RIKUGUN YUSOSEN

Stories and Battle Histories of the Imperial Army's (IJA) Tankers

(OTOWASAN MARU, prewar )


By Bob Hackett
with Erich Muethlhaler, Peter Cundall and Gilbert Casse

Discussion & Questions

19 August 2017


During the war the Japanese employment of merchants ships was divided into three main administrative categories:
A = requisitioned and operated by the Japanese Army
B = requisitioned and operated by the Japanese Navy with civilian crew (captain often being Navy Reserve)
C = controlled and operated by the Senpaku UnŽeikai (Civilian Shipping Administration)
X = requisitioned by the IJN and converted into armed Naval Auxiliaries with IJN crews (gunboats, minesweepers, etc.)

Beside the above categories, there were many shared employments Army/Civilian (A/C) and Navy/Civilian (B/C). These ships were called Haitosen. Normally, this meant that the vessel on its outbound journey was under Army or Navy control carrying troops, military supplies, etc. and on its return voyage was carrying cargo for the benefit of the civilian owner of ship.

While used by the Army, Haitosen also received Army transport numbers like Army requisitioned vessels (A). Employments by Army or Navy could also be expanded, meaning that the ship was used by Army/Navy for one full turn (outward and homeward voyage) or even a series of voyages.


Special Feature 


The majority of the IJA's tankers were salvaged British and Dutch ships and were part of the more than 2,000 foreign ships seized/raised by the Japanese. Their operation was contracted to civilian shipping companies. Several civilian tankers also were requisitioned by the IJA. There were also about 100 tankers, requisitioned by the Japanese Government's Senpaku Uneikai civilian wartime shipping authority, manned by civilian crews and shared with the Imperial Army. Those above 1,000 tons are listed below:

Tabular Records of Movement (TROMs):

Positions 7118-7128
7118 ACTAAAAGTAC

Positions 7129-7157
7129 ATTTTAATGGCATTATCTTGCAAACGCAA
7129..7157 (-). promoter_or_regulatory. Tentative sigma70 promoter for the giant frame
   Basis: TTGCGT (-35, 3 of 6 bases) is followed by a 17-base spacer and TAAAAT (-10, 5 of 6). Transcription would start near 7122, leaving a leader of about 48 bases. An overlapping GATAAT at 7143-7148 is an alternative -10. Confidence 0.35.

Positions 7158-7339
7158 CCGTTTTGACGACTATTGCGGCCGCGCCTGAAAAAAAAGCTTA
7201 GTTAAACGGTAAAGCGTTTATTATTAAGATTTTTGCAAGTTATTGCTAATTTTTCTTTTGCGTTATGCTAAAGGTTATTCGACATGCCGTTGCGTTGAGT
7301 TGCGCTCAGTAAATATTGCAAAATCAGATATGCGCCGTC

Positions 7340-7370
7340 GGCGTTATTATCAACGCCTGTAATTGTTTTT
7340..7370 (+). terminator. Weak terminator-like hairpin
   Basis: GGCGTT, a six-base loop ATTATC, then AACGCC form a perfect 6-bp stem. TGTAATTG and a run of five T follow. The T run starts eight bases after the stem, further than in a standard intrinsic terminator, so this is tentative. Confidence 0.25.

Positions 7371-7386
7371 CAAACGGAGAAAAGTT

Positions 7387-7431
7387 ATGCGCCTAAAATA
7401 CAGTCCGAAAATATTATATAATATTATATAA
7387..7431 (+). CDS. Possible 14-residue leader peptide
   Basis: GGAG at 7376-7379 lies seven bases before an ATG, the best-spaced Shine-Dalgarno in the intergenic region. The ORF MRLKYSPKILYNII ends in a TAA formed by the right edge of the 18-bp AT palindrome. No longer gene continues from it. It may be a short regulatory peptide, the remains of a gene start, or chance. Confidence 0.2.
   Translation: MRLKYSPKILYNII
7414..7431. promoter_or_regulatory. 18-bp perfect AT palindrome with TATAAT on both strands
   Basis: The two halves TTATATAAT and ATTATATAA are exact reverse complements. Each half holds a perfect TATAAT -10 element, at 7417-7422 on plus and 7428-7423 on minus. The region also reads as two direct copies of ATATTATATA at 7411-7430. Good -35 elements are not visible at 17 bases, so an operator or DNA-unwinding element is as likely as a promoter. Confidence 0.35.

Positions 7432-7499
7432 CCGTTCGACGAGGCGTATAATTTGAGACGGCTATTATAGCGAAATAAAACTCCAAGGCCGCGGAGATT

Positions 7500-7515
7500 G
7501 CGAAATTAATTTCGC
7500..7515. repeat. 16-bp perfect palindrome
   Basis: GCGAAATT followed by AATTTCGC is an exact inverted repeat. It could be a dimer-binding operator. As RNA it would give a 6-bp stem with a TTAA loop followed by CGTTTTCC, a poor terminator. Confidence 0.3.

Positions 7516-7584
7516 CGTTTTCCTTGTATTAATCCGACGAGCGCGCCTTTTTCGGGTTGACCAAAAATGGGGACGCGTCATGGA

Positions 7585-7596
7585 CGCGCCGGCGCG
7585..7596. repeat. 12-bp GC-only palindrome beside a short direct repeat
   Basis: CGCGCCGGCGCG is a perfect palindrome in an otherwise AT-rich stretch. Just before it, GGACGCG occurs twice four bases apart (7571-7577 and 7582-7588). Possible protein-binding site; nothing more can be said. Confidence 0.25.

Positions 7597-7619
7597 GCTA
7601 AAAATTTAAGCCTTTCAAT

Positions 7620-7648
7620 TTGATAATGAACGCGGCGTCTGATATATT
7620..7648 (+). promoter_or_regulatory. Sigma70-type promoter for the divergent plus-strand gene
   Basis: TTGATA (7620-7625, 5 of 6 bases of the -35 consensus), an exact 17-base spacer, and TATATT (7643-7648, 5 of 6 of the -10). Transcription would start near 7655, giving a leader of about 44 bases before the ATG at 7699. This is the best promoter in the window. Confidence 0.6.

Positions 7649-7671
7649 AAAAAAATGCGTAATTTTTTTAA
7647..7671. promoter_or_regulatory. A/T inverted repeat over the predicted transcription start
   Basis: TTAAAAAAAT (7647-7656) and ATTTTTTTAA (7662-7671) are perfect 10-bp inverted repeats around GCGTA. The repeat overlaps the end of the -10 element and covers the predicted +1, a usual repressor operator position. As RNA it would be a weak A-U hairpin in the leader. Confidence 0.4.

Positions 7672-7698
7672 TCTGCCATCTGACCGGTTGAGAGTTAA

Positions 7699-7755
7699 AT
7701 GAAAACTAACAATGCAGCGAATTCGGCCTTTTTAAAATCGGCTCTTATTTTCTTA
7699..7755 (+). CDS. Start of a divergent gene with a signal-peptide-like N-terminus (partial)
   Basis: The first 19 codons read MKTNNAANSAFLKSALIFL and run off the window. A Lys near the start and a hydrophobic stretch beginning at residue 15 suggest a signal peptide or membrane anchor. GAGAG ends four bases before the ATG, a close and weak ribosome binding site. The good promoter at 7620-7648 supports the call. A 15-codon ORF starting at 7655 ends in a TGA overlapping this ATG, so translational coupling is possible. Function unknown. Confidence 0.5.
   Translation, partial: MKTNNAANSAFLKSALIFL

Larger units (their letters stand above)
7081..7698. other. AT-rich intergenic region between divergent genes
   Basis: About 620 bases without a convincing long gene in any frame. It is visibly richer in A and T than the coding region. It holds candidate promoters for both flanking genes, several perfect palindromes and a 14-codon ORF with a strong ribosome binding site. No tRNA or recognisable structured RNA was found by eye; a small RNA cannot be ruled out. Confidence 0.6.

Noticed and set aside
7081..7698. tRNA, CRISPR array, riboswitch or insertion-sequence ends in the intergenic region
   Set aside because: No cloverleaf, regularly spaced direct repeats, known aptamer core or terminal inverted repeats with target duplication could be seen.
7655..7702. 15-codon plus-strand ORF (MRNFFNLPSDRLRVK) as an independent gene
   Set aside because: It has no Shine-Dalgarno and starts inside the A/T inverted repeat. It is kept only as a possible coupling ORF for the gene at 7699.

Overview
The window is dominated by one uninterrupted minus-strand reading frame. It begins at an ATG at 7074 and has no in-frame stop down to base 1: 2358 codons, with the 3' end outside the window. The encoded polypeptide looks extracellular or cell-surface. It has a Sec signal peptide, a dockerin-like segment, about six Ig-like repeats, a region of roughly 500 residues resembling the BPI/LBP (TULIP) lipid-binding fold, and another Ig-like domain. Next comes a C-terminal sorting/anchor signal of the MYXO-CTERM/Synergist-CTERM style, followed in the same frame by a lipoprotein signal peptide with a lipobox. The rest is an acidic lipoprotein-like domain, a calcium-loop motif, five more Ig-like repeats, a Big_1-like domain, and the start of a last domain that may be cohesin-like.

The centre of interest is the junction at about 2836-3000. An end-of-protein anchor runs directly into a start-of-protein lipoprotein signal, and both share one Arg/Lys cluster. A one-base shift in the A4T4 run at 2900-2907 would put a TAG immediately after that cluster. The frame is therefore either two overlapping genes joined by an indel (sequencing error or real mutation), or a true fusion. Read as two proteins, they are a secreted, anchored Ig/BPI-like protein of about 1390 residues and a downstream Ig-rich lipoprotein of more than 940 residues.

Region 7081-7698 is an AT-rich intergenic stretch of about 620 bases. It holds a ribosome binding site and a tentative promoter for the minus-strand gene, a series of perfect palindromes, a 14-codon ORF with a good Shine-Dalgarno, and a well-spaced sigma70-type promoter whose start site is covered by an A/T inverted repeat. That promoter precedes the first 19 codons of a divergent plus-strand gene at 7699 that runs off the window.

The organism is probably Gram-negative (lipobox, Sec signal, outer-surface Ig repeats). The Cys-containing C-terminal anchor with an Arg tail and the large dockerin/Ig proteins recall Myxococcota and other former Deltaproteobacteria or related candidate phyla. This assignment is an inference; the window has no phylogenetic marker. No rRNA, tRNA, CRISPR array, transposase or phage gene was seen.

Civilian Tankers in Imperial Army Service
(Classes link to specifications summaries)


OTOWASAN
MARU
Class

Otowasan Maru
(revised 7/23/2017)

Omurosan Maru
(revised 7/14/2017)


KAISOKU
MARU
Class


Kaisoku Maru
(revised 10/1/2016)

OGURA
MARU
No. 1 Class

Ogura Maru No. 1
(revised 7/23/2017)

EIYO
MARU
Class

Eiyo Maru
(revised 1/14/2013)

RIKKO
MARU
Class

Rikko Maru
(revised 7/1/2013)

HOKKI
MARU
Class

Hokki Maru
(posted 10/1/2013)

KUROSHIO
MARU
Class

Kuroshio Maru
(revised 7/8/2017)

KYODO
MARU
Class

Kyodo Maru
(posted 11/1/2014)


TEIKON
MARU
Class

Teikon Maru
(ex-German Winnetou)

(revised 8/1/2013)

PEACETIME
STANDARD
TANKER TM
Class

Nichinan Maru
(revised 1/14/2013)

STANDARD
TANKER 1TL
Class

Hakko Maru
(revised 5/29/2016)


STANDARD
TANKER 1TM
Class

Palembang Maru
(revised 1/14/2013)



Civilian Shipping Authority (Senpaku Uneikai) Requisitioned Tankers
Shared with the Imperial Army
(Classes link to specifications summaries)

TACHIBANA
MARU
Class

Tachibana Maru
(revised 8/4/2017)

TONAN MARU
Class

Tonan Maru
(revised 8/11/2017)


STANDARD
TANKER 1TL
Class

Niyo Maru
(revised 2/19/2012)


STANDARD
TANKER 1TM
Class

Ariake Maru
(revised 1/14/2013)

Ichiu Maru
(posted 7/30/2011)
Ichiyo Maru
(revised 1/14/2013)
Kokuei Maru
(revised 1/14/2013)
Medan Maru
(revised 1/14/2013)
Nanei Maru
(revised 1/14/2013)
Nichinan Maru No. 2
(revised 2/12/2012)
Nichirin Maru
(revised 1/14/2013)
Ogurasan Maru
(revised 1/14/2013)
Otorisan Maru
(revised 8/22/2015)
Sarawak Maru
(revised 1/10/2015)
Seishin Maru
(revised 1/14/2013)
Shincho Maru
(revised 1/14/2013)
Shinei Maru
(revised 1/14/2013)
Tenshin Maru
(revised 1/14/2013)
Yamamizu Maru No. 2
(revised 9/1/2013)
Zuiho Maru
(revised 8/19/2017)
STANDARD
TANKER
2AT Class

Daishu Maru
(revised 10/29/2011)

Daito Maru
(posted 7/7/2012)
STANDARD
TANKER
2TL Class

Seria Maru
(posted 7/1/2013)

STANDARD
TANKER
2TM Class

Ceram Maru
(posted 5/1/2014)



Captured and Foreign Tankers in Imperial Army Service
(Ex-Countries link to specifications summaries)

Ex-British Vessels

Honan Maru (ex-War Sirdar)
(posted 1/1/2014)
Nansei Maru (ex-Pleiodon)
(posted 2/1/2014)
Shosei Maru (ex-Solen)
(posted 3/1/2014)

Ex-Dutch Vessels

Arare Maru (ex-Paula)
(revised 5/1/2014)
Bukun Maru (ex-Anastasia)
(posted 5/1/2014)
Gyoryu Maru (ex-Sumatra)
(posted 7/1/2016)
Kikusui Maru (ex-Iris)
(posted 7/1/2016)
Yuno Maru (ex-Juno)
(posted 7/1/2016)


Bibliography of Sources

About the Authors

Bob Hackett is a military historian and researcher. Retired from the United States Air Force and later from the aerospace industry, he resides in the United States.

Erich Muethlhaler is a maritime historian and researcher He resides in Germany.

Peter Cundall is a maritime historian and researcher who specializes in merchant ships. He resides in Australia.

Gilbert Casse is a maritime historian and researcher. Retired from aerospace industry and later from managing Le Mans racing cars and drivers. He resides on the SW coast of France.

Questions to the authors concerning these TROMs should be posted on the Discussion and Questions board.